his retirement press conference, Doc revealed that he and Rose were married while in college.
“Her parents wouldn’t let us get married because we were still undergraduates,” Mattioli recalled. “So I went to Baltimore to get a license. The next week we went to a Catholic church there, but they said they couldn’t marry us because we had to take instruction. So we went around the corner to a Lutheran church. The minister asked if we had a license. When we said yes, he said he could marry us. The minister’s wife was the witness.”
Mattioli said his and Rose’s parents never knew about the original marriage. “After we felt the marriage was going to last, we had a real Italian wedding,” he said, smiling.
Doc is a native of Old Forge, Pa. His father was a professional boxer who fought under the name Pep O’Brien.
For those unfamiliar with how the Mattiolis found their way to the Poconos, in October 1960 Doc decided he was fed up after practicing dentistry. “I decided I wasn’t going to do anything any more unless I enjoyed it,” he said. “I loved (dentistry), I made a lot of money and invested it well, but I was burned out.”
The Mattiolis purchased a spinach farm in the Poconos where the 2.5-mile “Tricky Triangle” race track is located, 90 miles north of Philadelphia and 90 miles west of New York City. They also developed a ski resort and some lakeside areas.
Indy cars, featuring such greats as Mario Andretti, A. J. Foyt and the Unser brothers, were the big show at Pocono in the 1970s until the CART-USAC split. The first NASCAR Cup series race was in 1974. In 1982 Pocono began hosting two Cup races annually.
Denis McGlynn, president and CEO of Dover Motorsports Inc., has known the Mattiolis
since McGlynn started at Dover International Speedway in Delaware as public relations director in the early 1970s.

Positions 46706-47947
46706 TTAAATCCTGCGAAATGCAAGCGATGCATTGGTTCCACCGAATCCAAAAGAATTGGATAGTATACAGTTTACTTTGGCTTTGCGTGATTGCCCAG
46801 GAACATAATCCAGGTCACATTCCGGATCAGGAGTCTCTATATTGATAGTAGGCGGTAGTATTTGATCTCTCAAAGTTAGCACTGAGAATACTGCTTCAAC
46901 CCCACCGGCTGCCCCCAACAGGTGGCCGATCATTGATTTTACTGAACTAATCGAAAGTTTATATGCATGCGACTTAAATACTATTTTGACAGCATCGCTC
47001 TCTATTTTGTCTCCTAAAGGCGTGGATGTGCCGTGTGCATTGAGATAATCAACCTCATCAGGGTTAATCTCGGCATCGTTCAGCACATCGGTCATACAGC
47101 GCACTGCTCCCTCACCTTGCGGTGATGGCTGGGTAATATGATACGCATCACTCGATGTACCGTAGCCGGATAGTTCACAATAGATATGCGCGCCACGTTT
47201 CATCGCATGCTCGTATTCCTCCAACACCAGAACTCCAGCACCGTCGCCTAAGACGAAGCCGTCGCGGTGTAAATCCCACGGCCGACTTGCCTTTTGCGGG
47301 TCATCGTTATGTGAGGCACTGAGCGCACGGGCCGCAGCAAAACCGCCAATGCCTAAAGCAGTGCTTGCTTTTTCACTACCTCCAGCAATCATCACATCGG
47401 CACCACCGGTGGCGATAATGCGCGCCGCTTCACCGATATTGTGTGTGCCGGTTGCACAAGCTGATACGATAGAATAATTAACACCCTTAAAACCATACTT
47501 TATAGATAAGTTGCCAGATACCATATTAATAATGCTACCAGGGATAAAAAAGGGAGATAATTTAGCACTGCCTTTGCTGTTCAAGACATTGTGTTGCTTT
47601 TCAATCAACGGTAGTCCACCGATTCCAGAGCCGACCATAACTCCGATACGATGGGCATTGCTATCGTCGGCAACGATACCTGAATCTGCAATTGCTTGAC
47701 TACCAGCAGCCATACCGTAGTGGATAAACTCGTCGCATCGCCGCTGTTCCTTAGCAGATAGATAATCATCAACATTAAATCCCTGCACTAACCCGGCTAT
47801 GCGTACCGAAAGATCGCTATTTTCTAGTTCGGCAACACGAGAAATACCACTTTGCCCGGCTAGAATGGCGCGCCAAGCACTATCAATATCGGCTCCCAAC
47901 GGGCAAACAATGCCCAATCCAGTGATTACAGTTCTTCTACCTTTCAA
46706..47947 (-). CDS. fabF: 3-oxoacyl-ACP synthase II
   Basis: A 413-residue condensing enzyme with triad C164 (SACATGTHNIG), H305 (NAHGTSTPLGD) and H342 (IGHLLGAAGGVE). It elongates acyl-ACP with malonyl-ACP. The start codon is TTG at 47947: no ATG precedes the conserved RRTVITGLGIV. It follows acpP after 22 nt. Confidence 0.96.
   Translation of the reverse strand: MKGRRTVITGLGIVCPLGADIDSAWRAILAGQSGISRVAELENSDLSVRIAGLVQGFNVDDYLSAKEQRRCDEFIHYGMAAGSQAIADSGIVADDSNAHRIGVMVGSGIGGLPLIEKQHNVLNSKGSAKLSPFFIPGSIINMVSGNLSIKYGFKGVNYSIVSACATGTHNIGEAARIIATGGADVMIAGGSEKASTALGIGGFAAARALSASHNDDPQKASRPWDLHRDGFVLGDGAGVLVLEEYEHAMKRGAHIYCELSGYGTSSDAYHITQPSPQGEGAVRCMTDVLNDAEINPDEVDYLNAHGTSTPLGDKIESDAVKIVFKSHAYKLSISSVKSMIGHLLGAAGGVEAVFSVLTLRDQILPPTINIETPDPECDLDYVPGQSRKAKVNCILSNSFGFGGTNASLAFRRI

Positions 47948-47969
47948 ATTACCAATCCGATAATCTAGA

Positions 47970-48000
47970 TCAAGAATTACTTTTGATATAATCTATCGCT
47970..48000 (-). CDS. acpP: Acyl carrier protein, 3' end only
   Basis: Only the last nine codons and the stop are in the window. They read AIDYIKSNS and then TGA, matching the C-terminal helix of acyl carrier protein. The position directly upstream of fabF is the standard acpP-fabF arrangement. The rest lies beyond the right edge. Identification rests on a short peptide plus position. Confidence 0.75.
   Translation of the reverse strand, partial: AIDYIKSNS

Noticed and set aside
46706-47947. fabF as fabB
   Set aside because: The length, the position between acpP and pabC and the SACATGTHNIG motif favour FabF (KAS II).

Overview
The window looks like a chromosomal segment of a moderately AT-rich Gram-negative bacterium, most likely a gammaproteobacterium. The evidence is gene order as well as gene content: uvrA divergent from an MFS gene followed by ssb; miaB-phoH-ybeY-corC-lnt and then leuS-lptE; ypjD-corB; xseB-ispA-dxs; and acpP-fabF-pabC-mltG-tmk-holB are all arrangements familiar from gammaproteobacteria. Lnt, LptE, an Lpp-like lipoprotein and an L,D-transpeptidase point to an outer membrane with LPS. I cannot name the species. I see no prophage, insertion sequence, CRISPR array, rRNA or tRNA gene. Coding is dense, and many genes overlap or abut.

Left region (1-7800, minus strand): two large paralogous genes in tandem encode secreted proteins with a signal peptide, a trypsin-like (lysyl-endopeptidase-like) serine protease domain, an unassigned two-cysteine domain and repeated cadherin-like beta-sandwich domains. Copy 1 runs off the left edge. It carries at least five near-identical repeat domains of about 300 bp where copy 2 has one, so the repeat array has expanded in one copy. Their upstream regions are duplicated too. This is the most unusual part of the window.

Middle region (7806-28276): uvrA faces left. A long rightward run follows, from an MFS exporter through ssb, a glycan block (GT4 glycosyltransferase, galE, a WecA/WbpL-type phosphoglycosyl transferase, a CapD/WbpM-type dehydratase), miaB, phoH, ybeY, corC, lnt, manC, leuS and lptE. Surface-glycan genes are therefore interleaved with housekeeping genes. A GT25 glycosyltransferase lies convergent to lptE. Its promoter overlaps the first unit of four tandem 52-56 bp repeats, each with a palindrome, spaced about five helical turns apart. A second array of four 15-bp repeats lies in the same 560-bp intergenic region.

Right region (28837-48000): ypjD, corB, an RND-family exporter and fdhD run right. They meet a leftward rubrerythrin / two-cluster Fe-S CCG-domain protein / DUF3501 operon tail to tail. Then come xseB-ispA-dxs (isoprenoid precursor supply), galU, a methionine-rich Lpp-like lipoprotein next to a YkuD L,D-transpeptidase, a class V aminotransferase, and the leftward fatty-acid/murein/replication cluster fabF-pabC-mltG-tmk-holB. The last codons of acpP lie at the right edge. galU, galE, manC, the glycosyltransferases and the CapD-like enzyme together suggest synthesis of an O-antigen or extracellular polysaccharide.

“They are both unique in our world,” McGlynn said. “They totally immersed themselves in the sport back in a time when there was considerable risk. Like us, they went through many tough years and, thanks to who they are, succeeded.
“They’re an all-American story: they were fed up with what they were doing (Rose is a podiatrist) and bought a spinach patch.”
Reflecting on what he has accomplished – Mattioli estimates the family business interests are worth $600 million – he said, “Somebody once told me when you do something to convince 100,000 people to go out of their way to come to your facility you’re doing something right, especially when it’s in the middle of nowhere.”
The Mattiolis are known for their philanthropy. A couple years they donated $1 million to the Lehigh Valley Hospital in Allentown in appreciation of the care their prematurely born twin granddaughters Madison and MacKenzie received. The hospital is where Bobby Allison also was treated in 1988 following his nearly fatal crash during a race at Pocono. The hospital named its trauma center after the Mattiolis.
Along the way Doc Mattioli knows his direct nature has annoyed people. That’s bound to happen in business dealings. He once said, “I ruffle a lot of feathers, and Rose is there to smooth them out.” Overall though, the Mattiolis have been very good for racing and the Poconos. Frank Sinatra’s rendition of “My Way” is the perfect send off as the Mattiolis back away from daily involvement in Pocono Raceway.
(For more on the history of Pocono Raceway we recommend the recently published “Pocono: NASCAR’s Northern Invasion”, by Joe Miegoc; www.xlibris.com.)
– Bill Fleischman is the auto racing beat writer for the Philadelphia Daily News and a frequent contributor to RacinToday.com